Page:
Experimental studies in humans (clinical trials). To be sure of the effectiveness of the treatments, studies in humans are designed and executed in a way that controls how it is delivered and compares against other treatments and against placebo. Placebo is a control treatment that does not contain medication, but it looks, tastes and smells similarly. Control against placebo is important because any type of intervention always produces an effect and a medication with a real effect must produce an effect superior to this. These types of studies are considered the most important in determining the real efficacy of medications. The value of these types of studies is that they are considered of high value to determine if a medication or intervention is useful for the treatment of a disease with a low level of error or uncertainty.

Studies of more studies, known as reviews. There are two types of reviews, some known as narratives are those that give an overview (a kind of theoretical framework) on a topic. Other reviews are known as systematic and these are usually combined with statistical techniques (meta-analysis) and generally include clinical trials evaluating a medication or intervention. These systematic reviews are considered as studies of great value in the evaluation of efficacy (that is, whether or not it serves) a medication or intervention.

The following are considered good practices when making health reports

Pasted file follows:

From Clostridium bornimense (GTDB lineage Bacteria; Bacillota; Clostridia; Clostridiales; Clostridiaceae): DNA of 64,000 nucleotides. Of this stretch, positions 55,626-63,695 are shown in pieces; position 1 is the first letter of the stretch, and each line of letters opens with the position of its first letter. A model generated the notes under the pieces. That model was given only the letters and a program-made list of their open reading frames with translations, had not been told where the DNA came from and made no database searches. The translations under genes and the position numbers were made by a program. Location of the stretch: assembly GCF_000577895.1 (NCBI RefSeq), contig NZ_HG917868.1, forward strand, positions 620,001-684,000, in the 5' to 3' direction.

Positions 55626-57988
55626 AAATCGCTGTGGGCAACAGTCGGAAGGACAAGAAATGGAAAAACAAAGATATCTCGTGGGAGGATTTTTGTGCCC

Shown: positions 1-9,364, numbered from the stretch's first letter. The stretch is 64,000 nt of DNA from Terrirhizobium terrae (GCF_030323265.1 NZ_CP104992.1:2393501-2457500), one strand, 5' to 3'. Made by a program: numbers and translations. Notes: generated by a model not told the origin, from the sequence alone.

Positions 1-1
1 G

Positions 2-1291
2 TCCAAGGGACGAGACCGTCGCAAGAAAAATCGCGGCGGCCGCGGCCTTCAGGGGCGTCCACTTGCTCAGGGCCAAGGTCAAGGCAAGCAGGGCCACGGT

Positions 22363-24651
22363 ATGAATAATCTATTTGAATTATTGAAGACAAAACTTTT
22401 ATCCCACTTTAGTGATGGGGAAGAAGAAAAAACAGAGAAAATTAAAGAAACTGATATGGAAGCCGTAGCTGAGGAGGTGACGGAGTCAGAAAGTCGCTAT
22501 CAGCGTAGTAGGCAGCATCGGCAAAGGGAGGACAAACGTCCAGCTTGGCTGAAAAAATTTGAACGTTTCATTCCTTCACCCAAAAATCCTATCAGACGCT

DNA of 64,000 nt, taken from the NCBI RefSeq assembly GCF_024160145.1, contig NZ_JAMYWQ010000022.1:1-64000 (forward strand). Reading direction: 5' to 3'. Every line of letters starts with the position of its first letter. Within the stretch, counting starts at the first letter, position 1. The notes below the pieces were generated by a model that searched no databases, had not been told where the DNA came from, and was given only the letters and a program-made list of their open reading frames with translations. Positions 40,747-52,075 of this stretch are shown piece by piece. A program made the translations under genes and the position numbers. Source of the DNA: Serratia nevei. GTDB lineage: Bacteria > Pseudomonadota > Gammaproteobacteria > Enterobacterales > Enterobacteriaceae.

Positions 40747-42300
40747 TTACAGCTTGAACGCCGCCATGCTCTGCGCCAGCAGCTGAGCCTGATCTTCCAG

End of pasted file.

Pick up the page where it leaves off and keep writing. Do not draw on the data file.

Since each study provides a different knowledge, to avoid misinterpreting the results of the studies it is important to take into account certain elements of them to avoid transmitting the information in a wrong way:

  1. Report the magazine and the year in which the research was published. Review directly in the magazine that the work has indeed been published.
  2. Observe the type of study in question and its objective. In any scientific study in the summary, introduction section and methods this information is presented clearly and appropriately.
  3. Review the limitations of the study. In the penultimate and last paragraph of scientific articles, researchers often discuss the limitations of their own work. This helps to understand the real dimension that the results of the study can have.
  4. Resize the conclusion. In the last paragraph the group of authors of a research exposes what may or may not be concluded, from their perspective, of the research. This information generally expresses well the dimension of the research results. In many cases this may even be less impressive than initially thought.
  5. Repeat. It is always important to answer the following question: Are these results similar to those reported in other investigations? When the findings of an investigation have been repeated by other groups and through other investigations they are more likely to have a greater degree of certainty.

In our next installment, advice will be given to achieve the proper reading of a scientific study in health.

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Bibliographic references

  1. Pita Fernández. Types of clinical epidemiological studies. Fisterra 2001;
  2. Okuda Benavides, Mayumi Gómez Restrepo C. Research Methodology and Critical Reading of Studies. Rev Colomb Psychiatr. 2005;
  3. Hernández R, Fernández C, Baptista P. Research methodology. Journal of Chemical Information and Modeling. 2014.
  4. Parascandola M, Weed DL. Causation in epidemiology. J Epidemiol Community Health. 2001;
  5. Kundi M. Causality and the interpretation of epidemiologic evidence. Environmental Health Perspectives. 2006